Booth, Wayne C., Gregory Colomb, Joseph M. Williams. The Craft of Research. 3rd ed. (Chicago: University of Chicago Press, 2008).
Turabian, Kate L. A Manual for Writers of Research Papers, Theses, and Dissertations. 8th ed. (Chicago: University of Chicago Press, 2013).
Primary sources do not always need to be in physical form. Primary, secondary, and tertiary sources can be in digital or electronic format. Some collections of primary sources have been scanned and digitized for ease of use and to ensure preservation of the original materials. One example of a digital archive is the North American women's letters and diaries. This is an electronic resource that is available to you by searching CLIO and using your University ID (UNI).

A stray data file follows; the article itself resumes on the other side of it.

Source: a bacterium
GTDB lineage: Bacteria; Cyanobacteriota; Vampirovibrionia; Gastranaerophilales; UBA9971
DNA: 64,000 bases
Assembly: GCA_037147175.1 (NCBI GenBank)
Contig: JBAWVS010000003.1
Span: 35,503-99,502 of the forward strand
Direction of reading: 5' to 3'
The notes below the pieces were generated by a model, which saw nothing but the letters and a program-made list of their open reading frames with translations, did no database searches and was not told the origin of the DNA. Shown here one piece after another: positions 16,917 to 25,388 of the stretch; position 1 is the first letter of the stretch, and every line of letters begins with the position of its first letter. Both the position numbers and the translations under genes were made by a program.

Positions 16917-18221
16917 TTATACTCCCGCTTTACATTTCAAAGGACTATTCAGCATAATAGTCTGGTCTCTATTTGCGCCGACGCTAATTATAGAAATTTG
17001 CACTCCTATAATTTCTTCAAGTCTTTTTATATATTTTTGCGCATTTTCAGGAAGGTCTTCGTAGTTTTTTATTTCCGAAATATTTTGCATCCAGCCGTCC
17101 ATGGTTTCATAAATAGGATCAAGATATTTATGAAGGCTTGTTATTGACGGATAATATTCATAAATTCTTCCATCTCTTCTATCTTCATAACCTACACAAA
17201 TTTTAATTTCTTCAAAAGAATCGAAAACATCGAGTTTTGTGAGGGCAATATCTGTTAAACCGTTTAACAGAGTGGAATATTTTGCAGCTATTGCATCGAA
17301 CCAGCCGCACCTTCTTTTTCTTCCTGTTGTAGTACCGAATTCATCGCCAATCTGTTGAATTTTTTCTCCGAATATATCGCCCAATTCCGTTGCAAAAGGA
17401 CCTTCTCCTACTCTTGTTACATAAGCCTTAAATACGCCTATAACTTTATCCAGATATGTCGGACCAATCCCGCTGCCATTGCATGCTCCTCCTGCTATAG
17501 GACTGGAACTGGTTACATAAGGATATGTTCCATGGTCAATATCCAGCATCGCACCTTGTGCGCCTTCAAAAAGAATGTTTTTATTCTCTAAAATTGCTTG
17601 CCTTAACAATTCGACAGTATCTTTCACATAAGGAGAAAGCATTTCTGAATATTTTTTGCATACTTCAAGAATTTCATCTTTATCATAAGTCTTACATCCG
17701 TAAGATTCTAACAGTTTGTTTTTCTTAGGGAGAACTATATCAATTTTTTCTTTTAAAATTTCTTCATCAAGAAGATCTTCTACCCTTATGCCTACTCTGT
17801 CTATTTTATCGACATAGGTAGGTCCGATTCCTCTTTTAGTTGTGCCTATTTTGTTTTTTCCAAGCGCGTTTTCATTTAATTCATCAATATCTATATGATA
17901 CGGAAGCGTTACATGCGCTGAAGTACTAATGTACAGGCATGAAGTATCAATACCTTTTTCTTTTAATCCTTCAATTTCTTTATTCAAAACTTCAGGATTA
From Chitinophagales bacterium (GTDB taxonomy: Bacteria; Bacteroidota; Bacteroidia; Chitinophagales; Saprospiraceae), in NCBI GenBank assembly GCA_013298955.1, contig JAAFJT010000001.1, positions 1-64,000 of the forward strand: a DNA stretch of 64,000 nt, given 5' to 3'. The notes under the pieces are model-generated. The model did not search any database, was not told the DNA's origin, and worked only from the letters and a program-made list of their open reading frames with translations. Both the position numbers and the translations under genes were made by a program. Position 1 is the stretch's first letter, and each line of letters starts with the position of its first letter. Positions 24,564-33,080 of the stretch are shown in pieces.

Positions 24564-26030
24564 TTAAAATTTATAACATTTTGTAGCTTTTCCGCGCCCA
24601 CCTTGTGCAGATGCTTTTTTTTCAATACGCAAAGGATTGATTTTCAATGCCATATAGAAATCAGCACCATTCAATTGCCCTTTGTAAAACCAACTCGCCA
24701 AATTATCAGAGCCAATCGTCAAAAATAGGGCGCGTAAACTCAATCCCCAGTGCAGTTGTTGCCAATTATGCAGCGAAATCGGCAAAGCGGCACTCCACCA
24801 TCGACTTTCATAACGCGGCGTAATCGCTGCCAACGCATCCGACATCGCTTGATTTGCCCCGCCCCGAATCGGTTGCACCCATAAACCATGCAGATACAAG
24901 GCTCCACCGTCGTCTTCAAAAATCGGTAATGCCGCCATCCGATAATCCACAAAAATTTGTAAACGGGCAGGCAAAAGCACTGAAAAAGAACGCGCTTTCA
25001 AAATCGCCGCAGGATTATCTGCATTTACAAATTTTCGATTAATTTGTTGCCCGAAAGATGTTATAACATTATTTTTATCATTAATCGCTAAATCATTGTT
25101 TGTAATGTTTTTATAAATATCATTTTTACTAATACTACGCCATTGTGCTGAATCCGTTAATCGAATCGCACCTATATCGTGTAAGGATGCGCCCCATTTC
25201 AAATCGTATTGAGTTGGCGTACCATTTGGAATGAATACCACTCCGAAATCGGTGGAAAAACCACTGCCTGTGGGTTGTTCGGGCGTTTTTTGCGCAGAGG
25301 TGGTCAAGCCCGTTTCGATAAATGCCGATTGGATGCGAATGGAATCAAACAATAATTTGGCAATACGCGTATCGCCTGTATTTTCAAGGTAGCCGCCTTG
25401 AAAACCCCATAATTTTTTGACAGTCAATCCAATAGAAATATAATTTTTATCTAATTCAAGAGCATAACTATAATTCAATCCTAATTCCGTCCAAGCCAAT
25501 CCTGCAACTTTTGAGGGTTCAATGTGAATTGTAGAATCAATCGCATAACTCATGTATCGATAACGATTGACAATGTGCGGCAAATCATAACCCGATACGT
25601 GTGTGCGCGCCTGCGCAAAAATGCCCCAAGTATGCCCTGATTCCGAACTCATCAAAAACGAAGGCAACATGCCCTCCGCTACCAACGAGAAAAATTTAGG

Many of these digital archive collections can also be found via Google, however we suggest starting with CLIO because many of these materials and sources are subscription-based and require a login. If Columbia University Library subscribes, they will be free to you via your UNI.
Another useful resource containing primary and secondary sources is Theological Commons maintained by Princeton Theological Seminary.
It is important when thinking of digital sources that there will be free sources, like those digitized and offered by the Library of Congress, and then there will be sources from commercial archives. The Alexander Street Press would be a commercial entity which provided the access for the North American women's letters and diaries.